Unkindness, who has had so good an Opinion of him as to believe what
  he said relating to one of the greatest Concerns of Life, by
  delivering her Happiness in this World to his Care and Protection?
  Must not that Man be abandoned even to all manner of Humanity, who can
  deceive a Woman with Appearances of Affection and Kindness, for no
  other End but to torment her with more Ease and Authority? Is any
  Thing more unlike a Gentleman, than when his Honour is engaged for the
  performing his Promises, because nothing but that can oblige him to
  it, to become afterwards false to his Word, and be alone the Occasion
  of Misery to one whose Happiness he but lately pretended was dearer to
  him than his own? Ought such a one to be trusted in his common
  Affairs? or treated but as one whose Honesty consisted only in his
  Incapacity of being otherwise?

  There is one Cause of this Usage no less absurd than common, which
  takes place among the more unthinking Men: and that is the Desire to
  appear to their Friends free and at Liberty, and without those
  Trammels they have so much ridiculed. [To avoid [2]] this they fly
  into the other Extream, and grow Tyrants that they may seem Masters.
  Because an uncontroulable Command of their own Actions is a certain
  Sign of entire Dominion, they wont so much as recede from the
  Government even in one Muscle, of their Faces. A kind Look they
  believe would be fawning, and a civil Answer yielding the Superiority.
  To this must we attribute an Austerity they betray in every Action:
  What but this can put a Man out of Humour in his Wife's Company, tho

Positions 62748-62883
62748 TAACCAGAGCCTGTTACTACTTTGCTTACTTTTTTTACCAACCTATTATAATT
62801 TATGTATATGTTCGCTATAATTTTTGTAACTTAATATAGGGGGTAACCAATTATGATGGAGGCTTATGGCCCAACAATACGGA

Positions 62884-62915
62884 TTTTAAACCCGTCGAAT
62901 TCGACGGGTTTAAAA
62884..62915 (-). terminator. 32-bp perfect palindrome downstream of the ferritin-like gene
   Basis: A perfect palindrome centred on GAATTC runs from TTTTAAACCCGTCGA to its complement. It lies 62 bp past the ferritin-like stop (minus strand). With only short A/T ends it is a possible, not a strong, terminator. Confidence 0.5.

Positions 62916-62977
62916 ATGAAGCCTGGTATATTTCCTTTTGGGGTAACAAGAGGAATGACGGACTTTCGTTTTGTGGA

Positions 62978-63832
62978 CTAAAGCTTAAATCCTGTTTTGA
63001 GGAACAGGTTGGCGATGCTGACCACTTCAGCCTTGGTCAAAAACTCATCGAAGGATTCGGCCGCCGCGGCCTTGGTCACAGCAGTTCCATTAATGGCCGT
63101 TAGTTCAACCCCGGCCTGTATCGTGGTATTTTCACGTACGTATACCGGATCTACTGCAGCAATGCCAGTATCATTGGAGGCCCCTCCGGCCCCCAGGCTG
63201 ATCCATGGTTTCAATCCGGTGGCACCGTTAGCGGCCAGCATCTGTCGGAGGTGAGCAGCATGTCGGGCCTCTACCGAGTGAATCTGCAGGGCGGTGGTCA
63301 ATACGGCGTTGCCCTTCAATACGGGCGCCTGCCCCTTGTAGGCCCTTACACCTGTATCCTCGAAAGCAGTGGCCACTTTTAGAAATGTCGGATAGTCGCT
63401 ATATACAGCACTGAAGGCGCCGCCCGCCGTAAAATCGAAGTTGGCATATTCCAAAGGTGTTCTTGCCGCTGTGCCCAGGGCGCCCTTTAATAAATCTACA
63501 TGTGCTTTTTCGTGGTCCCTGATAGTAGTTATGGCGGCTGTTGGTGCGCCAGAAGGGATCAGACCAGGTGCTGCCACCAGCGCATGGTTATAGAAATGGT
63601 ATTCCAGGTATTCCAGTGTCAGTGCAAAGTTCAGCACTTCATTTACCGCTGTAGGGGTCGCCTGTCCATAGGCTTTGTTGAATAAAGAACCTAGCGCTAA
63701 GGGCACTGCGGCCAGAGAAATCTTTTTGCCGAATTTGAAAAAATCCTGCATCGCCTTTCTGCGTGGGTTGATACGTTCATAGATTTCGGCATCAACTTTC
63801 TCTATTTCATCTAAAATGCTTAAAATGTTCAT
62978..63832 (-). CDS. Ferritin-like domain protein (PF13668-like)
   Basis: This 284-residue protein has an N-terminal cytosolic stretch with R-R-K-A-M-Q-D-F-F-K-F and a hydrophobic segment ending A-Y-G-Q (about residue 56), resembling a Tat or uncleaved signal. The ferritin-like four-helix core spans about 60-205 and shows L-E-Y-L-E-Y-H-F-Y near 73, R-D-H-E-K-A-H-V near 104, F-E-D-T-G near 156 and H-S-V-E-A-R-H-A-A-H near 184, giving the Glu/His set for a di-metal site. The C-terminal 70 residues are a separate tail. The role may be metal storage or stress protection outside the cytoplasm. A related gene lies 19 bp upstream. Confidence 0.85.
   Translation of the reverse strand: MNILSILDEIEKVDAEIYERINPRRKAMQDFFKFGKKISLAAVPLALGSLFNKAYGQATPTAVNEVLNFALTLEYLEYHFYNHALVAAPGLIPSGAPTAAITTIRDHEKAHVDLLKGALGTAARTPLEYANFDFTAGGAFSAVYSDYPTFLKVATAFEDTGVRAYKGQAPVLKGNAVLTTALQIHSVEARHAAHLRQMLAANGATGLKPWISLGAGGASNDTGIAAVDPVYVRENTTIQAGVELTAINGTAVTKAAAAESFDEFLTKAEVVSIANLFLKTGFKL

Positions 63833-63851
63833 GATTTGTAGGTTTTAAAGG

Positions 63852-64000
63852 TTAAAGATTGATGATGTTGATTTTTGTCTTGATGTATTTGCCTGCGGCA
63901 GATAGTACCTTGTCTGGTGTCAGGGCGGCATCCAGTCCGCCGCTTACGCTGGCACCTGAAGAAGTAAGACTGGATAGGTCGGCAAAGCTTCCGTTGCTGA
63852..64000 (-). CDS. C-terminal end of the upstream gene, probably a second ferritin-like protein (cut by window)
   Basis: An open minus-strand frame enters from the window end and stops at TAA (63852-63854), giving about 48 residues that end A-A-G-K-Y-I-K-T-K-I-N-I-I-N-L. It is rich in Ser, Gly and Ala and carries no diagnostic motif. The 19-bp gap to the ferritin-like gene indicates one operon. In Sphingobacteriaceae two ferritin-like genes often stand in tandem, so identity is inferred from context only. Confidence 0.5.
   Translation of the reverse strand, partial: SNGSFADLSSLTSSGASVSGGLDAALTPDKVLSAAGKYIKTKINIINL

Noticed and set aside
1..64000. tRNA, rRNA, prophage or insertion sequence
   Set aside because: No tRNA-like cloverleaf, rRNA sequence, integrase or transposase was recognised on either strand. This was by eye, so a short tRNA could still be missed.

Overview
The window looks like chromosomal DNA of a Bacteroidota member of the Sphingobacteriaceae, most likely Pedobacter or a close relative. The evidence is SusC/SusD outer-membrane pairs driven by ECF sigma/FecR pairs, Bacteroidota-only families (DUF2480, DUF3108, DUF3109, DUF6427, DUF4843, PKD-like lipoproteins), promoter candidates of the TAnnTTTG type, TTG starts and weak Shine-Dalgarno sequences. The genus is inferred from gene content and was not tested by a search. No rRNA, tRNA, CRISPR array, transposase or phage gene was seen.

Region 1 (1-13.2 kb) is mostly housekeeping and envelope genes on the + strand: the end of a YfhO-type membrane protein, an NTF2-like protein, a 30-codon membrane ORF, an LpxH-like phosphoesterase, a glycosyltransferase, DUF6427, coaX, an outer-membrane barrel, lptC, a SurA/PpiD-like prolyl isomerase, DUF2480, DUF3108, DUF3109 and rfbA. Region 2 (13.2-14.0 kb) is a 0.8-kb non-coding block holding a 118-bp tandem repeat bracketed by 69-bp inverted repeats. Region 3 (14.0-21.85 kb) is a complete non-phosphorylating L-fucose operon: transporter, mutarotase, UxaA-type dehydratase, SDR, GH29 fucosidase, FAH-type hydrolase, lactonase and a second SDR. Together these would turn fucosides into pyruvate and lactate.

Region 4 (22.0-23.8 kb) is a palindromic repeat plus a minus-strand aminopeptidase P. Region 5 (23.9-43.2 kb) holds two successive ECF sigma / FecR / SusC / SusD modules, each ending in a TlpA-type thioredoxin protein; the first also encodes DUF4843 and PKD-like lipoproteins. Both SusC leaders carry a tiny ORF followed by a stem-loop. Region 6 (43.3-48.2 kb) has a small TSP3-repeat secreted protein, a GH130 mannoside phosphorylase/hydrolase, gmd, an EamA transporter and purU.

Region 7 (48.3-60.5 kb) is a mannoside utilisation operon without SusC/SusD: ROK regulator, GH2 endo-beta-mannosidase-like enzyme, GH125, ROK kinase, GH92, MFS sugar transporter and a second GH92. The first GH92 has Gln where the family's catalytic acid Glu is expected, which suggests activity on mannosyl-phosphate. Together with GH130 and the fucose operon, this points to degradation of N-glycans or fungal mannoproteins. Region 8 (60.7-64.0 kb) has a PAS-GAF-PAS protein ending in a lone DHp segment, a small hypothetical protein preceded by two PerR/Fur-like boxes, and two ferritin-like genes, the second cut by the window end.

he is so distinguishingly pleasant every where else? The Bitterness of
  his Replies, and the Severity of his Frowns to the tenderest of Wives,
  clearly demonstrate, that an ill-grounded Fear of being thought too
  submissive, is at the Bottom of this, as I am willing to call it,
  affected Moroseness; but if it be such only, put on to convince his
  Acquaintance of his entire Dominion, let him take Care of the
  Consequence, which will be certain, and worse than the present Evil;
  his seeming Indifference will by Degrees grow into real Contempt, and
  if it doth not wholly alienate the Affections of his Wife for ever
  from him, make both him and her more miserable than if it really did
  so.

  However inconsistent it may appear, to be thought a well-bred Person
  has no small Share in this clownish Behaviour: A Discourse therefore
  relating to good Breeding towards a loving and a tender Wife, would be
  of great Use to this Sort of Gentlemen. Could you but once convince
  them, that to be civil at least is not beneath the Character of a
  Gentleman, nor even tender Affection towards one who would make it
  reciprocal, betrays any Softness or Effeminacy that the most masculine
  Disposition need be ashamed of; could you satisfy them of the
  Generosity of voluntary Civility, and the Greatness of Soul that is
  conspicuous in Benevolence without immediate Obligations; could you
  recommend to Peoples Practice the Saying of the Gentleman quoted in
  one of your Speculations, _That he thought it incumbent upon him to
  make the Inclinations of a Woman of Merit go along with her Duty_:
  Could you, I say, perswade these Men of the Beauty and Reasonableness